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Robert Alter Answers our questions!

r/Judaism sent Robert Alter some questions, and he sent some answers. This is the email he sent me

I undertook the translation because I was deeply dissatisfied with the existing English versions. The modern translations are all lamentable. They run roughshod over the subtle and purposeful literary fashioning of the Hebrew and repeatedly exhibit a tin ear for the English language. The JPS is no worse in this respect than the Protestant and Catholic translations but at best only marginally better. The best English version in regard to style is still the King James Bible, although there are more stylistic lapses than people remember. In regard to meaning, it is shot through with errors, large and small. Some of these are the result of a certain Christian bias, but many reflect misunderstandings of the Hebrew. There are lots of translations of later works that I keenly admire. Among many, I would mention Richard Wilbur’s Molière, which miraculously manages to do the rhymes, something that’s beyond me, and Carol Cosman’s translation of Camus’s Exile and the Kingdom, which wonderfully reproduces in English the rich lyricism of the French. I do not admire any of the modern Orthodox translations of the Bible. Let me add Nicholas DeLange’s extremely accomplished English versions of numerous novels by Amos Oz. The process of translating was strongly engaging and often enjoyable for me. It did not affect the direction of my career in any way because I felt there was a direct connection between translating and the literary criticism I was writing on much later texts. Perhaps the most challenging book to do was Job, in part because of the lexical and textual difficulties it presents but also because it is the very pinnacle of biblical poetry, and trying to find a reasonable equivalent for that in English was not easy, though satisfying when I felt I had come close. The big difference in working with biblical poetry is the challenge of approximating the terrific compactness of the Hebrew. Absent the compactness, the poetic rhythms vanish. As to subjectivity, one can’t altogether escape it, but I have done my best to be faithful to the meanings of the Hebrew, and this is equally true of the examples I discuss in my book on biblical narrative. As to Genesis 1:1, I suppose I should have provided a note: the Hebrew grammar, as Rashi recognized long ago, requires that “beginning” be attached to the next word, ” In the beginning of God’s creating,” which in workable English comes out as “When God began to create.” This is something long recognized by modern scholars and not my innovation.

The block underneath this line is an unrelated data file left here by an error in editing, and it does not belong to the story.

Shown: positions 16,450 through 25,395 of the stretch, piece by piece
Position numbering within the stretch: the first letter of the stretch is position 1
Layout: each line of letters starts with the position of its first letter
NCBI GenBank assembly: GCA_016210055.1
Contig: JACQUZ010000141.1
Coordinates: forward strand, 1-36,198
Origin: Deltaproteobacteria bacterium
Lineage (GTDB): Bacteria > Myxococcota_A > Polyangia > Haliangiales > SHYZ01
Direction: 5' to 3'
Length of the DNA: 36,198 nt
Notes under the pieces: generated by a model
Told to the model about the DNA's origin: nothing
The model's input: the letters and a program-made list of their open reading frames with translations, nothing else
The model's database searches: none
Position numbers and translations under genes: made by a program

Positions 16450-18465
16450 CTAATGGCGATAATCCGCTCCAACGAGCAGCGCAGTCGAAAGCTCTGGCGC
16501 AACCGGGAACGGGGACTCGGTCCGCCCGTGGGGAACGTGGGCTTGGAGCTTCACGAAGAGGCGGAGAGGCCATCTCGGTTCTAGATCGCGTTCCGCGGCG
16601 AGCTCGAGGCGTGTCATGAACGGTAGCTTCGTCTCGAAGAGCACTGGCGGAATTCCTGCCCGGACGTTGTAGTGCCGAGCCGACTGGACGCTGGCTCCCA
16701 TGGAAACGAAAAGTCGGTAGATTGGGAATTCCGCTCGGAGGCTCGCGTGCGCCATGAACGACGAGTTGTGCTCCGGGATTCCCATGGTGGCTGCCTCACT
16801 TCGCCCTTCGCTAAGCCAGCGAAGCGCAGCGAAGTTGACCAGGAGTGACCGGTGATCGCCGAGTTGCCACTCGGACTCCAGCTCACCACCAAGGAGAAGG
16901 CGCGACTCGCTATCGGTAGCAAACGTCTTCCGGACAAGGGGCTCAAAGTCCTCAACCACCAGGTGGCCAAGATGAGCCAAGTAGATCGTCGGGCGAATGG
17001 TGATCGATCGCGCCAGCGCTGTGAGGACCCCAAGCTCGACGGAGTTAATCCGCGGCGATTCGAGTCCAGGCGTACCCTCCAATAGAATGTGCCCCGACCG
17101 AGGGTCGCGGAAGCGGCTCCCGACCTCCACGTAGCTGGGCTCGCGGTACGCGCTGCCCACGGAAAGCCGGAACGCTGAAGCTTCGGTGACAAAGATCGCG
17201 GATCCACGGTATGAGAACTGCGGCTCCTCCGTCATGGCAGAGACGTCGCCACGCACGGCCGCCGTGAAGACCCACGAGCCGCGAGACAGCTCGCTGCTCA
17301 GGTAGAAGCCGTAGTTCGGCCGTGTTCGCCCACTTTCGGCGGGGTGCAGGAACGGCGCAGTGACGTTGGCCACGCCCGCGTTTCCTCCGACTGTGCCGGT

I have no favorites in post-biblical canonical Hebrew texts in English. For a book that takes up the overarching issues of Bible translation, I would recommend John Barton”s The Word, just now published, and my own The Art of Bible Translation, available in a Princeton paperback. On an economical alternative to my three-volume edition, Norton does plan to bring out each of the volumes separately and eventually to do paperbacks, but as long as the three-volume set is selling strongly, they are unwilling to do that.

Finally, a word on reception. I have received many enthusiastic responses from modern Orthodox readers. What surprised me more was that a readership I did not anticipate, believing Christians from a variety of denominations, have written me to tell me how much they appreciated my translation. Evidently there is a hunger among believers to have an English version that gives them a better idea of what the Hebrew sounds like and what it actually means.



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